Is Relationship Change Truly Possible?


Is Change Possible? 

A few years ago I watched a lesser-known movie with Meryl Streep and Tommy Lee Jones, called "Hope Springs." In the film, an older couple is trapped in a loveless marriage until one of them takes the initiative to try and change that. Early in the film, the wife asks a friend: "Is it possible to change one’s marriage?" The unequivocal answer of her friend is: "No!" Despite this discouragement, what follows is a full-fledged effort at couples therapy in the form of a week-long out-of-town therapy intensive in which lasting positive changes are made.

As a couples therapist I enjoyed the movie. The film is not a sappy romantic comedy saturated with slapstick, or making fun of psychological struggles. It is neither an engineered tearjerker, nor a cynical statement featuring professional malpractice, or a sweet movie ending in unexpected tragedy. What is depicted is a realistic up-and-down process of the hard work a couple might take on, albeit reluctantly, to see things differently and putting in the effort.

The partners’ dynamic going in is very common in my own couples therapy practice: They aren't fighting openly, but their tension and avoidance is palpable, and both partners’ inner turmoil becomes more and more apparent as the film progresses. Meryl Streep’s and Tommy Lee Jones’ performances are stellar as usual, and if the relationship does not remind you of your own, then it probably reminds you of somebody else's you know. As a couples therapist I appreciated the depiction of the setbacks and failures of couples work, and especially the partners’ willingness to "get back on the saddle" the next day and try again. Most importantly I can align myself with the film’s message: Change is possible, especially if both partners are willing to take a hard look at their own issues and step into the uncertainty of changing course.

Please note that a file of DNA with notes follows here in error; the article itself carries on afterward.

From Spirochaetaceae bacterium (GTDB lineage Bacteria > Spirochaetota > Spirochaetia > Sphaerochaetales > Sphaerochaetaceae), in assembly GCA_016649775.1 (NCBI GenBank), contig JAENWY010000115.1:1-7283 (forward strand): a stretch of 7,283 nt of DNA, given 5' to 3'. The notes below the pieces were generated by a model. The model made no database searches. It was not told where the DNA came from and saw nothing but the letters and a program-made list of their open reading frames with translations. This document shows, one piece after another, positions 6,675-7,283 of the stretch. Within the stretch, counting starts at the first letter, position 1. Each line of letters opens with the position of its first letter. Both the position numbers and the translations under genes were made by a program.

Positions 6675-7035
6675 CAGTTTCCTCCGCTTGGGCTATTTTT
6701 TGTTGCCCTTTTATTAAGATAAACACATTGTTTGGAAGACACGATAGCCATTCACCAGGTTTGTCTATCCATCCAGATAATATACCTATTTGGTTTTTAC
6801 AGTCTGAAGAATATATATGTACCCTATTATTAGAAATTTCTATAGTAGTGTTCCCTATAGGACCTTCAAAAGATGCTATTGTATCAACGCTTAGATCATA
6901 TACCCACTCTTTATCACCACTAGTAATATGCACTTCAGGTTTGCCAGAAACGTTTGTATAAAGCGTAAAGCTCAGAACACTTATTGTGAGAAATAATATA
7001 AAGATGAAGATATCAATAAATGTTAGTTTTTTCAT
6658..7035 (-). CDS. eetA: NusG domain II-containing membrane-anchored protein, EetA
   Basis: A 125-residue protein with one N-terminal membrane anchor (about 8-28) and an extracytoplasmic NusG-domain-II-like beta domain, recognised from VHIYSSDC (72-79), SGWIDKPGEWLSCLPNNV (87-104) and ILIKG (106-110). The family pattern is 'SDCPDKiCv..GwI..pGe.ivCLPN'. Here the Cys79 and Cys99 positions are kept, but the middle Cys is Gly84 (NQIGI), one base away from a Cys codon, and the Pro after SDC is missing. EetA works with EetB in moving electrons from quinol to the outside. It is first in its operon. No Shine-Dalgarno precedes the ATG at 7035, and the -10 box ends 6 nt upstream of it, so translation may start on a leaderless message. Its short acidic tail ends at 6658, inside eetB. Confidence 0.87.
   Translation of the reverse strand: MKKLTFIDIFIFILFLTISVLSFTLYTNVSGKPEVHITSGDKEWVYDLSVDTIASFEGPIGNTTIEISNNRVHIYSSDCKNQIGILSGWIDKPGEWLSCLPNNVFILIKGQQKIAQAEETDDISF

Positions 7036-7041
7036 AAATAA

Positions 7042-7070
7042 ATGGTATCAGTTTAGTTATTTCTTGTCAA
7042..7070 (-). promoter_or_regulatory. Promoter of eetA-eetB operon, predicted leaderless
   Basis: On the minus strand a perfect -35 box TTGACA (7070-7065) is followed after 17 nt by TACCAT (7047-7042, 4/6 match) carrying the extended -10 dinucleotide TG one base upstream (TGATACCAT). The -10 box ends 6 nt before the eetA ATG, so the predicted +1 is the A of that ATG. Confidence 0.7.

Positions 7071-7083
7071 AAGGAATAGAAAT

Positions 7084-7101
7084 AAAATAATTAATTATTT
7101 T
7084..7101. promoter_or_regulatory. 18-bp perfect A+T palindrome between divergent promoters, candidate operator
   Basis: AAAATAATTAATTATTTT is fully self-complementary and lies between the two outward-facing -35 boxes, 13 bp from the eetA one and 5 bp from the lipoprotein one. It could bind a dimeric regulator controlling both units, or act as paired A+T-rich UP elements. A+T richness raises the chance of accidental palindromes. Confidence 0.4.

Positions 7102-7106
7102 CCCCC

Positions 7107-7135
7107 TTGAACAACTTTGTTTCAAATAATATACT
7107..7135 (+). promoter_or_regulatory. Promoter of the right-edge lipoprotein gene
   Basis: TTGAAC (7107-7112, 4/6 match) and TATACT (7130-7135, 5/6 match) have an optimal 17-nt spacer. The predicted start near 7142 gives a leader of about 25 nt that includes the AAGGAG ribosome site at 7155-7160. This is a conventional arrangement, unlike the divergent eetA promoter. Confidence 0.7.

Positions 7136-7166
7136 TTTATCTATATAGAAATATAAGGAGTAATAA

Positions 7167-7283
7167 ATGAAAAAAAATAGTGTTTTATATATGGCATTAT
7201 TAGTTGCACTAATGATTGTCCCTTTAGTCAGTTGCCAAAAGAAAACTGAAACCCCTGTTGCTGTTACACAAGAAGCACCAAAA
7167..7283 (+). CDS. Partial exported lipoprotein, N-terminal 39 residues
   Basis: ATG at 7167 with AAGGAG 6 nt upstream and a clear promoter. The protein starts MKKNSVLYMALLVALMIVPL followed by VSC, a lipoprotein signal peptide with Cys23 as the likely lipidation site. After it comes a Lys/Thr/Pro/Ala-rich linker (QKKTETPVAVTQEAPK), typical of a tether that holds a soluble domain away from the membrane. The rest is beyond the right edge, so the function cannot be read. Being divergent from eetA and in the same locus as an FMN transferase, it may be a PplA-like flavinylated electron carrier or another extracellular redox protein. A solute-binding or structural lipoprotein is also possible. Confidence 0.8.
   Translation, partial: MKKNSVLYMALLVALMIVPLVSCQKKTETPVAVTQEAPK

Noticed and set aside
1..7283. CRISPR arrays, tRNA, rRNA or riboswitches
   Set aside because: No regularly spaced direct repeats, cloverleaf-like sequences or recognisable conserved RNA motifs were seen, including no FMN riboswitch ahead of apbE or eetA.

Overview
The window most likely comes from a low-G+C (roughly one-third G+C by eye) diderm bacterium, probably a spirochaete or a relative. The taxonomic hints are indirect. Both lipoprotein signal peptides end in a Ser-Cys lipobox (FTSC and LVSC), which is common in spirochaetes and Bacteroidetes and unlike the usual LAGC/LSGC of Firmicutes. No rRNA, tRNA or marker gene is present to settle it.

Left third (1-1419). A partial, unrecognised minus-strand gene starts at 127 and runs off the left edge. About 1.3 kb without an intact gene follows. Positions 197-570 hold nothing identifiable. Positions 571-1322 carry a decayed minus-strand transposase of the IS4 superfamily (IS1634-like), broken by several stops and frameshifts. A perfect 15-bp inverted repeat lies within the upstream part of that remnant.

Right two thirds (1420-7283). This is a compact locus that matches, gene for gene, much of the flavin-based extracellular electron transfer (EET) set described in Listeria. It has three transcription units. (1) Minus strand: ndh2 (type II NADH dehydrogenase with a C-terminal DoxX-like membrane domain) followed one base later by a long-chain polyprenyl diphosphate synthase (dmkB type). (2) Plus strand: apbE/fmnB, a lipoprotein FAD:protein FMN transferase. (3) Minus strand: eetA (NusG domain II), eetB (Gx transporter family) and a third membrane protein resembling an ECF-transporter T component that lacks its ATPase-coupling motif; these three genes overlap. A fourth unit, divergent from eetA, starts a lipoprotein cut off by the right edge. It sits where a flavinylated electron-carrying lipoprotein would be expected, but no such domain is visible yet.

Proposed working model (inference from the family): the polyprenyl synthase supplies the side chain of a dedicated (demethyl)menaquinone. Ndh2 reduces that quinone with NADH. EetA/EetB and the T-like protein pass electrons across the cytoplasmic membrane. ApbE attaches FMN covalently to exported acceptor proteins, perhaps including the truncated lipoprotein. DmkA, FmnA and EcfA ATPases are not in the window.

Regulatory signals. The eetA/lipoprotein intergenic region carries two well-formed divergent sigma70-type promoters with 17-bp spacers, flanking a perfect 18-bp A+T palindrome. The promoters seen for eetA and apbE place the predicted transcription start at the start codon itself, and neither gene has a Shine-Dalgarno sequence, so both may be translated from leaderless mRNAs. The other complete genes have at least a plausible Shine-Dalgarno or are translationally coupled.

You can't control what your partner does, but you can start with yourself. The risk is high – marriage counseling can be a scary process with no guarantee that you will get the outcome you desire. On the other hand, not trying new approaches is risky, too – it is pretty much a guarantee for things staying the same, and for many couples the status quo is not sustainable. When change needs to come quickly, the therapist needs a lot of commitment from each partner to make individual adjustments on their end. It's not an easy process, but rediscovering the trust and joy your relationship once had is worth fighting for!

By Julia Flood, LCSW